Capacity, Confidentiality and Consequences: Balancing Responsible Medical Care With Mental Health Law
KeywordsMental health lawSchizophreniaOrganic brain disordersDecision makingSafetyPsychiatry
The Health Insurance Portability and Accountability Act (HIPAA) is routinely cited as the reason physicians cannot share critical medical information about patients’ condition, even when doing so could save the life of the patient or others. However, this is only one of the many factors that interfere with appropriate communication among all of the people trying to help patients remain safe and well. The result of these various factors for families of people with schizophrenia is a devastating lack of ability to care for people, some of whom, realistically lack the capacity to care for themselves. The heart of the matter is that people with schizophrenia retain their right to make decisions, even when their illness may result in behaviors that are based on false beliefs, false sensory experiences and a fundamental lack of insight. Clinicians who treat schizophrenia patients are all too familiar with the daily experience of watching a patient discontinue care due to lack of insight, coupled with persistence or exacerbation of symptoms. Under these circumstances, the patient becomes increasingly disorganized, disconnected from society and in many cases dangerous. Worse yet, this cyclic pattern of disengagement, followed by deterioration, leading to hospitalization and recovery is often highly predicable. Yet, even under these circumstances, it is practically impossible to reach out and take benevolent control of the individual’s choices until they have already demonstrated a clear and present danger. The same would not be true for any other form of medically-induced disruption of brain function. Rather, a patient with encephalitis or brain malignancy that alters their capacity to make rational decisions would be cared for by surrogate decisions makers until such time that they could responsibly make their own choices. The three cases noted below illustrate how this dichotomy between so-called “organic” brain disorders and schizophrenia should be abolished. A more civilized and humane system would require that physicians, family members and governing bodies provide benevolent intervention to care for symptomatic schizophrenia patients long before they either harm themselves or someone else. Each of the cases is true, although demographic details have been sufficiently altered to protect the privacy of the patients and their families.
Case Study 1
A 21 year old young woman was seen in consultation at the behest of her family. They described that their daughter had been popular in high school, but had become increasingly isolative and disengaged from friends over the past 1.5 years. She remained in her room, refusing to interact with anyone outside the family. However, she ate meals when prepared for her, bathed and was neither agitated nor aggressive to anyone at home. She had seen a variety of psychiatric care providers while in high school, but refused to remain in care with anyone and had not seen a professional for more than 6 months due to her refusal. During the exam, she was cooperative and pleasant but lacked any insight into the gravity of her situation, stating only that she could handle whatever was happening. She appeared to be responding to hallucinations during the interview, and evaded all questions regarding delusional content. She also denied suicidal or homicidal thoughts. In short, she was highly symptomatic but not actively dangerous. She declined medication, as she had in the past, and left without making a follow up appointment. One week later she greeted her parents as they went to work, and then fatally stabbed herself through the heart. In retrospect, there were no committable behaviors as defined by current criteria. Alternatively, it was obvious to everyone that she was ill, lacked insight into her condition and was refusing the appropriate medical treatment that could restore a large degree of normal brain function.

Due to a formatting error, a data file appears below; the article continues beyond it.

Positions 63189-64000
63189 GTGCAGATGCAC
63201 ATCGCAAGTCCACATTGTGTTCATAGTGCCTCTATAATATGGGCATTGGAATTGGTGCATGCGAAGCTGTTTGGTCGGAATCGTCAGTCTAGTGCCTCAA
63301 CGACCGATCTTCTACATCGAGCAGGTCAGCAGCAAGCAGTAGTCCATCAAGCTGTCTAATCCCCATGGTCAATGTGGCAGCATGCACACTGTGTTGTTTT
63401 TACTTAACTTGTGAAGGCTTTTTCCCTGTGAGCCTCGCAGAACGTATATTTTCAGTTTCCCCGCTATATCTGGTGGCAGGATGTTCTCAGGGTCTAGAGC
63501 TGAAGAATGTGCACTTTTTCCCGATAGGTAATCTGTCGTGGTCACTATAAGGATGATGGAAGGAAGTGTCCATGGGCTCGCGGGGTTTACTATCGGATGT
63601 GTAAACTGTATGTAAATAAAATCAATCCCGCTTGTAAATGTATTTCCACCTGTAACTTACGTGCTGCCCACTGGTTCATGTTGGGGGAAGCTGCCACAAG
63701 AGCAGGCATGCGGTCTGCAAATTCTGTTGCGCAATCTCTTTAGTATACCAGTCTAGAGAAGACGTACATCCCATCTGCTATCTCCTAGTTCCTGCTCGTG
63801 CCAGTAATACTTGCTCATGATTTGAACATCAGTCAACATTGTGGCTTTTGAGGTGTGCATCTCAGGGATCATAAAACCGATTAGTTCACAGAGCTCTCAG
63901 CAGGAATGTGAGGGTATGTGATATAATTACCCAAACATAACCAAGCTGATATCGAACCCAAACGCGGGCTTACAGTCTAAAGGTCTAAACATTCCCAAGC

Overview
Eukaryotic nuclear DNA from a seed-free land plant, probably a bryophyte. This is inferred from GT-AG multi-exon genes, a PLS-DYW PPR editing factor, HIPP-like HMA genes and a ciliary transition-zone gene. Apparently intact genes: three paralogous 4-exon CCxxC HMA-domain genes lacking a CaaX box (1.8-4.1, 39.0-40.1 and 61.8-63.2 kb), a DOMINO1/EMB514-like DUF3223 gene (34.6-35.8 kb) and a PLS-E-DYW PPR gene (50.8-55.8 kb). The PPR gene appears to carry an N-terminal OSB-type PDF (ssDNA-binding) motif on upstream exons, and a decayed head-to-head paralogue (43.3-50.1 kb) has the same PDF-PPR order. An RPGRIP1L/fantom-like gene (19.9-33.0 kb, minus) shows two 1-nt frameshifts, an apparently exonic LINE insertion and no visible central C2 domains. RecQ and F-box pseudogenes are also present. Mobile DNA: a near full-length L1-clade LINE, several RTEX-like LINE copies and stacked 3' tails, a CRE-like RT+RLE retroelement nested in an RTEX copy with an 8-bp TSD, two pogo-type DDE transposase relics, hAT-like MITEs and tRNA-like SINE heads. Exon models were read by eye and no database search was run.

Case Study 2
The patient is a 32 year old male with 12 year history of schizophrenia. He dropped out of college after his first break, and proceeded to live on the streets, in and out of jail for seven of those years. He has persistent and constant auditory hallucinations and delusions, leading him to steal vehicles in the service of his perceived mission for the government, reporting that Bill Clinton sends him commands through satellites. He entered into care three years ago at the request of his parents. He was malodorous, isolated and unemployed. However, he agreed to visits and eventually accepted a monthly depot medication. While treated with the depot formulation he slowly improved to the point that he agreed to stay in an apartment provided by his parents, held a job, began playing sports with his peers and built better rapport with his parents. However, after 3 years of the most stable period in his adult life, he became convinced that the facility at which his physician worked was involved in a conspiracy against him and that he should not go to his appointments. Without his monthly injection he deteriorated, was lost to follow up and disengaged from his family. Ultimately, his behavior led to multiple involuntary commitments, the last of which was based on his unwillingness to come inside during a “code-blue” city-wide effort to shelter the homeless population. In short, he lacked the ability to choose his own home rather than freeze to death. He then spent 5 weeks in hospital, having thrown away three years of progress, and returning to the state of isolation and poor self-care in which he began treatment. He is now poised to rebuild his life, albeit with the caveat that he retains the ability to put himself in danger again by stopping his medication at any time.